Since so much of the story recounted in Swann's Way is Oedipal in nature, it's not hard to imagine a group of readers interacting with it in the way Rilke describes. However, the poet's life is representative not because he desires his mother but because he wants to get rid of her, and because by repudiating her he has lost the capacity to love. Women have a "diploma" in this affect, Rilke argues in a 1912 letter, but all that men have ever done is mouth meaningless phrases. Over the centuries, the male subject has become increasingly a-relational, and now a "man of the 'new grain'" has emerged, whose defining attribute is solitude. Since it is neither psychically nor ontologically possible for any of us to be alone, this man is "going to pieces." When this "salutary" process of decomposition is complete, he will finally start learning how to love, and at some point in the future we will witness something that we have not yet seen: the heterosexual couple.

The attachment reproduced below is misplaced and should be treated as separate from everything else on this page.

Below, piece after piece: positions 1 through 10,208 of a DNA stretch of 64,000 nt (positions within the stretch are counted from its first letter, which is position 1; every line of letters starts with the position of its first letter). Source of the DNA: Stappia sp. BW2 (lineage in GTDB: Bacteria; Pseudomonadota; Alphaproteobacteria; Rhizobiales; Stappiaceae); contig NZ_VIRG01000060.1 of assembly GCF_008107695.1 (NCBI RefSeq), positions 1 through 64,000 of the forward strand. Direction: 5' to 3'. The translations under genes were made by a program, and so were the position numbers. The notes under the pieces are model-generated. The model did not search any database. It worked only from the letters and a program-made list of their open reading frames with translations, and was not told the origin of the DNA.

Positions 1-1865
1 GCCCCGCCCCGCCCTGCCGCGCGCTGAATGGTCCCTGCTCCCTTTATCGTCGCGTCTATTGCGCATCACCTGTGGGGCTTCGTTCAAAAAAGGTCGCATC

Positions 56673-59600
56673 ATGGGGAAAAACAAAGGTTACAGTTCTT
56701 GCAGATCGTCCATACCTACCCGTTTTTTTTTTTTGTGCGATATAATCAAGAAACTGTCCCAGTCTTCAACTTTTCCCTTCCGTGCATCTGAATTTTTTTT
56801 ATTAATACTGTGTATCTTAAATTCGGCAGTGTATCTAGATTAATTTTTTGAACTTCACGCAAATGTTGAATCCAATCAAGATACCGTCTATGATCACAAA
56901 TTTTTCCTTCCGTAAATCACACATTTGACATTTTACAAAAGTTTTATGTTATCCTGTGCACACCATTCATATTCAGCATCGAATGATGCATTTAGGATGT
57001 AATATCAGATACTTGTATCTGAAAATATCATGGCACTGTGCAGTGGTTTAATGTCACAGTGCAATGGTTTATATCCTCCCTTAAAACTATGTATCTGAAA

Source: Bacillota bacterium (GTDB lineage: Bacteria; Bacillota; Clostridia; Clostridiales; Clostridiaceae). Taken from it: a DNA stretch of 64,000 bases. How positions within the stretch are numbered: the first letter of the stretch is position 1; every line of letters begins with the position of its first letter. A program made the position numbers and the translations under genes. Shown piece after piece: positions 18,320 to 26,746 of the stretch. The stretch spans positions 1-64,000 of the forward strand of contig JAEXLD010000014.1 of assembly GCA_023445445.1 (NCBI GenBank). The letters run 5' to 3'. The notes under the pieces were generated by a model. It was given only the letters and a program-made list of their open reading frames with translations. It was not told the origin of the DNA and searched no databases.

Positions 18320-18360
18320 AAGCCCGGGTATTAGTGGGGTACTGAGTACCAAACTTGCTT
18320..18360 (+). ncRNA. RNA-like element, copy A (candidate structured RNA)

Like Rilke, Nietzsche, Rodin, Cezanne, and Proust are all striking examples of this "man of the 'new grain,'" and the a-relational male subject also occupies an important place in Paul Valery's writings. Nietzsche, Rodin, and Proust share Rilke's preoccupation with corporeal disintegration, as well. Zarathustra tells his disciples that mankind is "in ruins and scattered about as if on a battle field or a butcher field." One of the most basic principles of Rodin's work is the "repetition and exploitation of fragments, constantly metamorphosed and renewed in context and meaning," and in the opening section of Swann's Way, a solitary male subject offers a detailed description of the numerous "pieces" into which his ego falls whenever he enters the indeterminate zone between sleeping and waking. Like Rilke, Proust seems to find this decomposition "salutary," because he treats it as the prelude to an almost unimaginably capacious relationality. In an important passage early in Swann's Way, Marcel describes the process of coming to consciousness as a vertiginous journey not just through his own memories but also through a much larger past.from the introduction to Kaja Silverman's Flesh of My Flesh (Stanford UP, 2009)